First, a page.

When purchasing Medigap insurance, you are weighing benefits versus cost. At some point, the monthly premiums for more comprehensive coverage (like Plan F) may outweigh the extra benefits.
In our experience, a Plan N Medicare supplement insurance policy can offer good value when compared to supplements that fill in more gaps.
There are several reasons we’ve arrived at this conclusion, but in a nutshell, Plan N has little in additional out-of-pocket exposure when compared to some of the other more comprehensive plans – and the monthly premiums can be $40-$50 less in many cases.
First let’s talk about the gaps in Medicare Part A & B that Plan N does not cover. There are three:
Those are the only three gaps not covered by Plan N that are covered by Plan F. As you can see, your out-of-pocket exposure is low and predictable.
The first gap is simply an office copay. When you see the doctor or visit the emergency room, you may have a small copay to pay. This is very much like any insurance plan you had before you became eligible for Medicare. If a copay is due, the provider will usually collect it upfront.
The maximum amount for a primary care physician (or specialist) is $20, but it can be less – or none at all. In the event you visit the emergency room, the copay is a maximum of $50 . If you see several doctors every month, Plan N may not be the best value, but these small copays do work for most people.
Plan N does not cover the small, one-time per year Part B deductible. In this way Plan G and Plan N are the same. If you are considering Plan G, then Plan N might be a good choice for you as well.
The Part B deductible is $183 for 2018 (same as 2017) and was $166 in 2016. When the officials at Medicare change this number, it affects all plans – both new and old. The Part B deductible is a yearly, one-time amount. It has remained low for several years.
The officials at Medicare (CMS) can raise this deductible each year due to inflation metrics. If this deductible does increase significantly, then plans that do cover this amount (like Plan F) will simply pass that cost on to policyholders. In other words, you are paying for it one way or the other, but Plan N gives your more control.
In our opinion, Part B Excess Charges are the only gap worth further thought. The first two gaps should not be too costly over the long haul. But what about Part B Excess – what is it? Basically, this is the amount above and beyond what a doctor can charge you if s/he doe not accept Medicare assignment. In other words, your doctor does not accept the Medicare reimbursement amounts.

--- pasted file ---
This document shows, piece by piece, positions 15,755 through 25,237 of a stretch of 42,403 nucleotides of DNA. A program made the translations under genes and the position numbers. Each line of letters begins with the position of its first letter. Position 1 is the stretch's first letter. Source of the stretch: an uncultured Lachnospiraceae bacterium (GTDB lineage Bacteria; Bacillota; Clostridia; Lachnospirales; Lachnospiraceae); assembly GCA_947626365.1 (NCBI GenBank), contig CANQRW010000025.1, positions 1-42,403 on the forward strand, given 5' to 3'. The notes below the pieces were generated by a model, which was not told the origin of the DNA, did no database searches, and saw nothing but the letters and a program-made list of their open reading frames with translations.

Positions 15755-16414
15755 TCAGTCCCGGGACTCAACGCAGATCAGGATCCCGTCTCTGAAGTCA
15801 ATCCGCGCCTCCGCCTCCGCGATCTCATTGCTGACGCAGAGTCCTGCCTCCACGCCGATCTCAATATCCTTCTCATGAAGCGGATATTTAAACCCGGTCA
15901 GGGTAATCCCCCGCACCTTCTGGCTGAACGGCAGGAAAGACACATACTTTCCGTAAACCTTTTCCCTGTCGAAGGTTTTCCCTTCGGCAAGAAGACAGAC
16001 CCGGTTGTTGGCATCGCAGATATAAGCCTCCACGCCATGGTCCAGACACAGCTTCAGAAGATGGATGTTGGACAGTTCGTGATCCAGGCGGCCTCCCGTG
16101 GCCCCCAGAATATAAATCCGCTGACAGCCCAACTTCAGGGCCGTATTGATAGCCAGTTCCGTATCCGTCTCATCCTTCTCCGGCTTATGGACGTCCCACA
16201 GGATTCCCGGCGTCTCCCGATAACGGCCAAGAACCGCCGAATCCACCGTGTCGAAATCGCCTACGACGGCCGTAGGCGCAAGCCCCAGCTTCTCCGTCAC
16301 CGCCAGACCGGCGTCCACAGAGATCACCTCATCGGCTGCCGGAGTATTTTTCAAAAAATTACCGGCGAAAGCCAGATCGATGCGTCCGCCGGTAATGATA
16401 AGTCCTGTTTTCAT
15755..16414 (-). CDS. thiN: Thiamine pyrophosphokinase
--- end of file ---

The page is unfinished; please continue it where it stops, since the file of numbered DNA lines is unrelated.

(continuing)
If that’s the case, then your doctor can charge a 15% surcharge on top of your regular bill. There are a couple of things to know. First, it is very rare that doctors do not accept Medicare assignment – it would be hard for them to stay in business. Second, some states (like Ohio for instance) do not allow for Part B Excess charges. Doctors cannot charge this fee even if they wanted to in Ohio.
In a nutshell, it is very, very rare for someone on Medicare who purchased a Plan N to run into Part B Excess charges. And in the rare event that your doctor does not accept Medicare assignment, then you might consider finding a new doctor. Our colleague wrote a very good article posted here about the rarity of Part B Excess charges.
The argument for Plan N is a simple one: You can lower your monthly premiums without adding significant out-of-pocket exposure. The premiums you save in most cases will more than make up for the gaps not covered by this particular supplement.
The copays are small and have not increased since Plan N was released in June of 2010. The Part B deductible is the smaller of the two Medicare deductibles (Part A deductible is much higher and covered by Plan N) and will not break the bank.
Part B Excess charges are very rare and in the event you encounter them, you can always change doctors so that you do not run into that problem again. And if you live in Ohio, it’s a moot point – doctors are not allowed to charge Part B Excess amounts.
This may be more of a “peace of mind” argument. Many of our clients simply want the best coverage money can buy. So they buy Plan F – and there is nothing wrong with that idea.
In other cases, some of our clients are visiting various doctors on a regular basis and do not want to pay the Part B deductible or encounter a regular office copay. These are also valid arguments against Plan N. It has a couple of more gaps that need to be filled and some people simply don’t like that idea.
At Hyers and Associates, we are your one-stop shop for all things Medicare insurance. We offer traditional supplements, Medicare Advantage plans and Part D drug insurance.
We can help you compare the direct rates from several different Medigap carriers side by side. We can also help you enroll direct – at no additional cost. Contact us today to compare the lowest rates on the supplement of your choice.
Category: Medicare Supplements